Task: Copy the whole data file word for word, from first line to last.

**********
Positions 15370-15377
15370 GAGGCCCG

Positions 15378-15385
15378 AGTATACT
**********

Positions 15370-15377
15370 GAGGCCCG

Positions 15378-15385
15378 AGTATACT